The horn section 18 is formed in a pre-folded configuration to enhance the crushing of the horn member 18 when encountering crash forces. The pre-folded configuration is defined by the convoluted surface of the horn member 18 to alternatively increase and reduce the effective cross section of the horn member 18. The convolutions form valleys 41 that reduce the cross-section of the horn section 18 between the ridges 43 that increase the cross-section of the horn section 18. Accordingly, the horn section 18 will collapse uniformly at the valleys 41 and expand outwardly at the ridges 43 when crash energy from an impact is encountered by the horn sections 18.
Once the crash energy reaches the rearward portion of the horn sections 18, the support arm 35 of the reinforcement member 30 acts as a second cell to increase the effectiveness of the horn section 18 to manage crash forces. If necessary, the welding between the vertically extending portion 15 of the upper frame rail member 12 and the lower frame rail member 22 along with the reinforcement member 30, particularly the welding flange 37 of the outer member 33, can be designed to break away upon encountering a sufficient crash force and direct the flow of crash energy as desired along the flow paths corresponding to the upper and lower frame rail members 12, 22.
The tubular configuration of the reinforcement member 30 provides a crushable reinforcement for the horn section 18 of the lower frame rail member 22, which does not detract from the effective management of crash energy by the horn sections 18. In fact, the double cell configuration of the horn section 18 coupled with the support arm 35 of the reinforcement bracket 30 increases the effectiveness of crash energy management. Furthermore, the forwardly extending support arm 35 lowers the center of gravity of a downwardly angled horn section 18 to provide a substantially increase resistance to bending forces to allow the horn sections 18 to collapse as intended. Even though the reinforcement members 30 increase the bending resistance of the horn section, the crushable tubular configuration of the reinforcement members 30 do not detract from the desired crushing of the horn sections 18.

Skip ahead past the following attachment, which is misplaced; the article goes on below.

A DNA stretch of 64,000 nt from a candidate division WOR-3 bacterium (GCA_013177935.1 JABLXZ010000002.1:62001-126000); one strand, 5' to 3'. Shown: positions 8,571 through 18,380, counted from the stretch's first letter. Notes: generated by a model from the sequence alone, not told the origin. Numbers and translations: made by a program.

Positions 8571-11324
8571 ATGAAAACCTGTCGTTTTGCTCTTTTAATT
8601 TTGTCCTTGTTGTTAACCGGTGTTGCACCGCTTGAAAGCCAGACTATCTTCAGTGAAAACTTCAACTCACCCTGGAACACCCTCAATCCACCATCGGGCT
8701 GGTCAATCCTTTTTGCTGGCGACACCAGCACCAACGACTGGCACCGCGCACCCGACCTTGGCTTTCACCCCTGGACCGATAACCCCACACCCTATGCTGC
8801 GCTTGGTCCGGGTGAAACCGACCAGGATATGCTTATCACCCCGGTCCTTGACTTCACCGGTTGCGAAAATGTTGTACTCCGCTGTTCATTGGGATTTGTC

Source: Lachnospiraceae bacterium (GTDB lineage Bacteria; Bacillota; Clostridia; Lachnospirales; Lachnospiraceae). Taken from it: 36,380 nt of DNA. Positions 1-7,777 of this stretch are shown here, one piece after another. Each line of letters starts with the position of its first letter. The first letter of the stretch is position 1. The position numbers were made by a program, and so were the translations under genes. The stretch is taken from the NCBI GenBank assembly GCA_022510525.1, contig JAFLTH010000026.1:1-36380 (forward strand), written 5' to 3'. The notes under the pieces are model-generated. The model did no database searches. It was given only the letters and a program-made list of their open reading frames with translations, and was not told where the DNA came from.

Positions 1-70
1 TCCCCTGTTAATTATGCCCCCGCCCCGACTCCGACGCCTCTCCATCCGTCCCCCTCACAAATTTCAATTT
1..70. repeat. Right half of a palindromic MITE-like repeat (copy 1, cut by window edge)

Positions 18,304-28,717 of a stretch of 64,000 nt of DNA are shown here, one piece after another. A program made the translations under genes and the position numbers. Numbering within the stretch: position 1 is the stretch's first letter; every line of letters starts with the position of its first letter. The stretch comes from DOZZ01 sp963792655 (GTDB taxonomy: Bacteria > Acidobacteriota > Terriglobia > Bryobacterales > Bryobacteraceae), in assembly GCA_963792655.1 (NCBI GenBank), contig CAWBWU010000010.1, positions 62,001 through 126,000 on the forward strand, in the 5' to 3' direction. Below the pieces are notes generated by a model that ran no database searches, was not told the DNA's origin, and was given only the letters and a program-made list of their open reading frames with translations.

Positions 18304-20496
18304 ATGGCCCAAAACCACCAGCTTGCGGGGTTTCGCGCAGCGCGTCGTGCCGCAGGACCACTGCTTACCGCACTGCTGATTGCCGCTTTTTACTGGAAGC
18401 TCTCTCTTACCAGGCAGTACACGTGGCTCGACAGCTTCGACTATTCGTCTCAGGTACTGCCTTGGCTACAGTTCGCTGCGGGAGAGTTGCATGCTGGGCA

It will be understood that changes in the details, materials, steps and arrangements of parts which have been described and illustrated to explain the nature of the invention will occur to and may be made by those skilled in the art upon a reading of this disclosure within the principles and scope of the invention. The foregoing description illustrates the preferred embodiment of the invention; however, concepts, as based upon the description, may be employed in other embodiments without departing from the scope of the invention.
For example, the preferred configuration of the reinforcement member 30 is a two-piece clamshell construction having an inner member 32 and an outer member 33 received within the inner member 32. The reinforcement member 30 could instead be a one-piece tubular member formed through a hydroform manufacturing process. In the alternative, the reinforcement member 30 could be formed with the inner member 32 incorporating a tubular support arm 35 with the outer member 33 received within the inner member 32 behind the support arm 35. Any of these configurations, as well as other embodiments, would provide a crushable reinforcement member 30 that would increase the bending capacity of the horn section 18 without departing from the crushability of the horn section and the associated efficient management of crash energy.
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|U.S. Classification||296/30, 296/203.02|
|Cooperative Classification||B62D25/084, B62D21/152|
|European Classification||B62D21/15A, B62D25/08C1|
|Sep 6, 2006||AS||Assignment|
Owner name: FORD MOTOR COMPANY, MICHIGAN
Free format text: ASSIGNMENT OF ASSIGNORS INTEREST;ASSIGNORS:BACCOUCHE, RIDHA;MOUCH, TIM;AZZOUZ, MICHAEL;AND OTHERS;REEL/FRAME:018267/0535
Effective date: 20060905
Owner name: FORD GLOBAL TECHNOLOGIES, LLC, MICHIGAN
Free format text: ASSIGNMENT OF ASSIGNORS INTEREST;ASSIGNOR:FORD MOTOR COMPANY;REEL/FRAME:018267/0533
Effective date: 20060906
|Aug 24, 2011||FPAY||Fee payment|
Year of fee payment: 4
|Aug 25, 2015||FPAY||Fee payment|
Year of fee payment: 8